Muslim Woman Responds To Bigotry With A Smile In Photo With Protesters

When protesters tried to denigrate Islam at a Muslim convention over the weekend, one Muslim woman decided to respond to their bigotry by flashing a big smile and a peace sign ― creating a moment that has gone viral on social media.

Shaymaa Ismaa’eel told HuffPost that the anti-Muslim protesters were the first thing she spotted when she arrived for the Islamic Circle of North America convention in Washington, D.C., on Saturday. The annual weekend-long gathering draws thousands of American Muslims.

The protesters were standing between the convention center’s buildings, holding signs disparaging her faith and its founder, the Prophet Muhammad, the 24-year-old said.

“Most people were very upset and didn’t know how to embrace their presence,” Ismaa’eel said. “Some teens were getting upset, trying to approach the men. Most people just walked by without giving them any attention.”

Ismaa’eel said the protesters stayed in her mind as she attended the convention’s workshops. She told The Guardian that she went to a session on Sunday in which people discussed the massacre at two New Zealand mosques last month that left 50 worshippers dead. The speaker noted that the first victim had greeted the shooter with words of kindness ― “Hello, brother” ― moments before his death.

The protesters were absent during Sunday morning’s sessions. When Ismaa’eel spotted them again later in the day, her face “lit up,” she said. 

“I really wanted to combat their hatred with kindness honestly,” she told HuffPost. “I wanted them to see my face and simply walking by wasn’t enough.”

Ismaa’eel said she asked a friend to take a photo while she crouched in front of the protesters. She grinned widely and held up her hand in a peace sign. She told The Guardian she wanted the protesters to “see my joy.”

“I wanted them to see the smile on my face, and see how happy I was to be me and walk around being a Muslim woman,” she said. “I wanted to show them that we are going to remain kind and unapologetic, and continue to spread love in the face of bigotry.”

The photos that emerged from that moment went viral after Ismaa’eel posted them on Instagram and Twitter. 

Ismaa’eel said that while she was taking the picture, one of the men behind her started speaking directly to her, calling her religion a “cult” and saying things like, “Your face should be covered.”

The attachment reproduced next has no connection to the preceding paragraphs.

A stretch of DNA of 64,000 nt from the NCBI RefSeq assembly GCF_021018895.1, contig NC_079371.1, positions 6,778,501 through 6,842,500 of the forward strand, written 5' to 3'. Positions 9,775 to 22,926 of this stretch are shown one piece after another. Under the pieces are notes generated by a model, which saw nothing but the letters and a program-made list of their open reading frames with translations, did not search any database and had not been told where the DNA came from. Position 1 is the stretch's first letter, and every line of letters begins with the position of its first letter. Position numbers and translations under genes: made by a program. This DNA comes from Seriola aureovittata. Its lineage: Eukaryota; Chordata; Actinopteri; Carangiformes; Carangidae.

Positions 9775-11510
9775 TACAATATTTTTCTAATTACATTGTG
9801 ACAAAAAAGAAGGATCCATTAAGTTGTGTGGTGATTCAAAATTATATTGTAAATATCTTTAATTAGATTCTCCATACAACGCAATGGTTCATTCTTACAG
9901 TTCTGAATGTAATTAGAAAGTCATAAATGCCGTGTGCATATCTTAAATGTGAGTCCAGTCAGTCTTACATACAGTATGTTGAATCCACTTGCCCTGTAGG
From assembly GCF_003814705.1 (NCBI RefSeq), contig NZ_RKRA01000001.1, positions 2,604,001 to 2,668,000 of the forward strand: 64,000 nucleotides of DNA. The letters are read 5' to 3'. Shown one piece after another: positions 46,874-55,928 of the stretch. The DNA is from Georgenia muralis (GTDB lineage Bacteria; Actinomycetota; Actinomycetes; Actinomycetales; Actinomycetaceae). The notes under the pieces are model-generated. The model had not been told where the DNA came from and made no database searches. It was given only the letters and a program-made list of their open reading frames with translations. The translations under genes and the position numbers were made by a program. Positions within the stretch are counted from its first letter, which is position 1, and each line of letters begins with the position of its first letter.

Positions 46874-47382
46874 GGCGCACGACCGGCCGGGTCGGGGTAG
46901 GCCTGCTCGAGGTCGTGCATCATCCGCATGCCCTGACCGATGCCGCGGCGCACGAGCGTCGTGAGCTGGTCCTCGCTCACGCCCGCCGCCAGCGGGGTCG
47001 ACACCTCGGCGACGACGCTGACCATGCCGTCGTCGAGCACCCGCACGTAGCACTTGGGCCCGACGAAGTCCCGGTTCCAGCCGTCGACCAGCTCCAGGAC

While Ismaa’eel was able to leave the encounter with a smile on her face, she said her friend who took the photo didn’t feel the same way. 

“She felt that if she had seen this as a kid, she wouldn’t want to wear hijab,” Ismaa’eel told HuffPost.

She said she and her friends who wear hijabs have experienced other instances of harassment and discrimination based on their religious identity. When her mother realized the social media posts were getting a lot of attention, she sent Ismaa’eel a message urging her to, “Please be aware of your surroundings.” 

“She’s definitely nervous because it’s clear people like that typically aren’t the kindest,” Ismaa’eel told CNN. “She’s constantly reminding me to pray over myself.”

The Council on American-Islamic Relations, an advocacy group, has documented a recent rise in anti-Muslim bias incidents. In 2018, researchers at another Muslim-focused organization, the Institute for Social Policy and Understanding, found that 61% of Muslims said they’ve personally experienced religious discrimination in the past year. 

The ISPU study also found that Muslim women are more likely than the general public to report experiencing racial (75% vs. 40%) and religious discrimination (69% vs. 26%). Still, 87% of Muslim women said they were proud to be identified as a member of their faith community. The same percentage of respondents said they see their faith identity as a source of happiness in their lives. 

Ismaa’eel told The Guardian that she has taken similar photos in front of anti-Muslim protesters in the past. But after the New Zealand mosque massacre, the act has taken on a new meaning. 

“Today, we are getting more unapologetic ― we aren’t afraid anymore,” she said. “Today more than ever we are aware of our struggles and we want to stand up for ourselves.”

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